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    Individualistic, Koel Purie stands out

    [Interview by Subhash K Jha]
    Thursday, March 10, 2005
    Like the bird she is named after, does Koel Purie talk!

    Chirpy, sharp and in her own words, "bindaas", Koel is a new kind of experience for Hindi cinema. Not quite a square in a circle, but still individualistic enough to stand out among the Rais and Sherawats, Koel gives a riveting performance as a burnt-out TV writer in Vinta Nanda''s "White Noise".

    Her effervescence, and even her intonation, echoes Preity Zinta.

    "Really?" Koel cooed delightedly during an interview.
    "I've met her. Liked her immensely. I love Tabu too. If she hadn't let go of 'White Noise', I wouldn't have been in it.

    "I want to send Tabu a bouquet of roses for giving me such a career-making role so early in my life.

    "It's a complex character. But when I was offered the role, my first reaction was, 'God! This sounds so easy!' The dialogues seemed to be the way I speak and the characters were people I knew.

    "When Tabu walked out of 'White Noise', Vinta Nanda was looking at every possible actress. Soni Razdan who's directing me in 'Nazar' recommended my name to Vinta, who's her best friend. Soni had seen me in a play in London, and thought I was a really good actress.

    "When I read the script, it seemed so close to home! Like Gauri, I was going through an emotional crisis when I played her. That helped."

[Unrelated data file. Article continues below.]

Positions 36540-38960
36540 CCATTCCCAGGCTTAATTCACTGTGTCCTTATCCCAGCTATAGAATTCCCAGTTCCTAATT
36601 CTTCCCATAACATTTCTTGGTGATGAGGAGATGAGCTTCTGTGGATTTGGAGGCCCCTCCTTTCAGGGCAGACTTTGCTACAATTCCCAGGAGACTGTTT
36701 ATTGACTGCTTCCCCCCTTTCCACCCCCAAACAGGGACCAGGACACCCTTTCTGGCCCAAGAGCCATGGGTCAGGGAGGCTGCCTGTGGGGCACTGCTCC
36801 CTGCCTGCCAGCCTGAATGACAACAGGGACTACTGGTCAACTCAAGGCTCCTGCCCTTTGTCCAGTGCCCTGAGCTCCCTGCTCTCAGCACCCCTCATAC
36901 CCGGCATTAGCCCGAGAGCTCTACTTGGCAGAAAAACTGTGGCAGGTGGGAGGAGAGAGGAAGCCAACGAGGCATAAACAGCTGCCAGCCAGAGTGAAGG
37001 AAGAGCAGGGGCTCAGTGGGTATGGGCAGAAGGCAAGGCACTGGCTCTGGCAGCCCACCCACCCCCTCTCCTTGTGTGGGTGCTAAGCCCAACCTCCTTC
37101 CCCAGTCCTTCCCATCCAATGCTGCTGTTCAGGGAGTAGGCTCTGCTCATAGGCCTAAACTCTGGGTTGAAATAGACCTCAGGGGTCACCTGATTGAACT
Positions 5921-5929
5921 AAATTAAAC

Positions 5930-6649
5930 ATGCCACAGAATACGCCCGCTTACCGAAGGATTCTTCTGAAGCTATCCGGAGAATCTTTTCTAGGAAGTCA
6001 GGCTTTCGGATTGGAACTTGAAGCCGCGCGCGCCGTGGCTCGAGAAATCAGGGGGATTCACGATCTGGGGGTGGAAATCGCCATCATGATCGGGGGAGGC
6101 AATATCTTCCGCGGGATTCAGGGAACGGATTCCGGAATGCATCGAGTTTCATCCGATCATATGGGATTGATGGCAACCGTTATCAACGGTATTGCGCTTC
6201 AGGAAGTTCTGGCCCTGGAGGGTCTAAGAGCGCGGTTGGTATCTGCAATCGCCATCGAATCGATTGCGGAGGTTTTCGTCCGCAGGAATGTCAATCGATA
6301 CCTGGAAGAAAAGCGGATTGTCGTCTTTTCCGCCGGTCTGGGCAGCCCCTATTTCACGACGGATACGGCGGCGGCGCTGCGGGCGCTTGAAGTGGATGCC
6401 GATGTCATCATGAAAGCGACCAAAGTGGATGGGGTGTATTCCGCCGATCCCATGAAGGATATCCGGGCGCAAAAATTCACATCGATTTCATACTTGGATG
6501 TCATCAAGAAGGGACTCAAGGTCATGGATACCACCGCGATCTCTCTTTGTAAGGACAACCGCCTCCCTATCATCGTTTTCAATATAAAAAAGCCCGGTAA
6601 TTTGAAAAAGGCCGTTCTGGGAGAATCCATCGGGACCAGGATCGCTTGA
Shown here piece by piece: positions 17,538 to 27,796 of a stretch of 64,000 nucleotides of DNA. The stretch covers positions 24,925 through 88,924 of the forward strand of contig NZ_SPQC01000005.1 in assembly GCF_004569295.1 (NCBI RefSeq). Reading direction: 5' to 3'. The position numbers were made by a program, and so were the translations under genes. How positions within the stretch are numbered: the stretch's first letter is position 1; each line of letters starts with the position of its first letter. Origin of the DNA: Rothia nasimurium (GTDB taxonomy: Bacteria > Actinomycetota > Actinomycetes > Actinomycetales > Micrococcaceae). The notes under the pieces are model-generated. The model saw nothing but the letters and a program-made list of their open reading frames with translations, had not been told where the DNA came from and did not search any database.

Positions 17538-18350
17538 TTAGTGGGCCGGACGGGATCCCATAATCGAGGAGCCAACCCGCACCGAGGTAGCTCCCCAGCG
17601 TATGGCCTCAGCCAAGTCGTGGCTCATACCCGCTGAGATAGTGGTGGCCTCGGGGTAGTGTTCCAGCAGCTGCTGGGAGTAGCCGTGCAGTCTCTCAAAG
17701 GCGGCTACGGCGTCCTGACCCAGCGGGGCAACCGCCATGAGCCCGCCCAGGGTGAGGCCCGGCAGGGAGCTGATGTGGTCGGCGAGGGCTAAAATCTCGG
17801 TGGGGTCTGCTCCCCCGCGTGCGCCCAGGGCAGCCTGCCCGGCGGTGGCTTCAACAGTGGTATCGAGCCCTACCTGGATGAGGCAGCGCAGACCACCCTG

Koel feels lucky to have done "White Noise" so early in her career.

    "When Vinta saw me, she intuitively felt I was right for the part. Maybe she felt my inner tumoil at that time. When I was playing the role of Gauri, I was undergoing my own trauma. That should've made the role tougher. Instead every day of shooting was a process of cleansing and therapeutic. I used my character to exercise myself of my demons.
    "If I hadn't let it all out, I'd have slumped as a person. Is it amazingly lucky for an actor."

    After "Everybody Says I'm Fine" and "White Noise", the unusual seems to be the usual for Koel.

    "I think it does. And it doesn't seem unusual to me. By playing such characters I feel I'm just doing what comes naturally to me. It's only when people point it out to me that I realize how rare such characters are to Hindi cinema."

    "I play wounded characters in both 'Everybody Says I'm Fine' and 'White Noise', though I'm far more mature in 'White Noise'. I play a much older person than I am."

    Koel was also seen in the British film "Dirty War", a HBO production.

    "It was a very controversial subject about terrorism in England. I played a Muslim FBI agent....But it isn't as if I HAVE to play a color-specific character. In the TV serial 'Holy City', I played a generic character."

    Right now, Koel is focusing on mainstream Indian commercial cinema.

    Would she be able to pull off the running around trees?

    "I may not. But at least I've to try. I never want to take the easy way out. Besides, I think this is a great time to be in Indian cinema. There's so much going on.

    "Look at the two mainstream Hindi heroines on top. Both Rani Mukherjee and Preity Zinta are completely unconventional. Preity doesn't look or act like the coy heroine.
    "And Rani is someone you wouldn't give a second look in person. But she just lights up the screen with her persona. I think this is the best time for an unconventional actress because performance-driven films are getting their due."